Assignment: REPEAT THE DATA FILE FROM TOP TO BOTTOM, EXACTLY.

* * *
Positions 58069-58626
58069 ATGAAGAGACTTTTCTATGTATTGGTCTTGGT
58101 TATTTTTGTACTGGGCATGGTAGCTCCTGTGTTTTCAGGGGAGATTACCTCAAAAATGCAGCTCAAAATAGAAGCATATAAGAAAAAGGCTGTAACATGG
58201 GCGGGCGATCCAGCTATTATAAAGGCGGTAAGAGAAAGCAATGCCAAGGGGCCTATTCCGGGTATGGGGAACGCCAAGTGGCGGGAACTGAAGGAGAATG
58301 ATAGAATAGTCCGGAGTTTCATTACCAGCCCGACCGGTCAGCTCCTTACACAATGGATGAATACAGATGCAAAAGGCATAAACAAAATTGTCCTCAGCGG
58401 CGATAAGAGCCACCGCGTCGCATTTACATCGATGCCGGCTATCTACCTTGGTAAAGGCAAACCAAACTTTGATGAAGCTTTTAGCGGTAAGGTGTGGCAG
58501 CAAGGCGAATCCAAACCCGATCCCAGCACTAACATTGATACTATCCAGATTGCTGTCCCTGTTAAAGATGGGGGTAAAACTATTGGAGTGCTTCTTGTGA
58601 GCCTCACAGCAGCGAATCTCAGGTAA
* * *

Positions 58069-58626
58069 ATGAAGAGACTTTTCTATGTATTGGTCTTGGT
58101 TATTTTTGTACTGGGCATGGTAGCTCCTGTGTTTTCAGGGGAGATTACCTCAAAAATGCAGCTCAAAATAGAAGCATATAAGAAAAAGGCTGTAACATGG
58201 GCGGGCGATCCAGCTATTATAAAGGCGGTAAGAGAAAGCAATGCCAAGGGGCCTATTCCGGGTATGGGGAACGCCAAGTGGCGGGAACTGAAGGAGAATG
58301 ATAGAATAGTCCGGAGTTTCATTACCAGCCCGACCGGTCAGCTCCTTACACAATGGATGAATACAGATGCAAAAGGCATAAACAAAATTGTCCTCAGCGG
58401 CGATAAGAGCCACCGCGTCGCATTTACATCGATGCCGGCTATCTACCTTGGTAAAGGCAAACCAAACTTTGATGAAGCTTTTAGCGGTAAGGTGTGGCAG
58501 CAAGGCGAATCCAAACCCGATCCCAGCACTAACATTGATACTATCCAGATTGCTGTCCCTGTTAAAGATGGGGGTAAAACTATTGGAGTGCTTCTTGTGA
58601 GCCTCACAGCAGCGAATCTCAGGTAA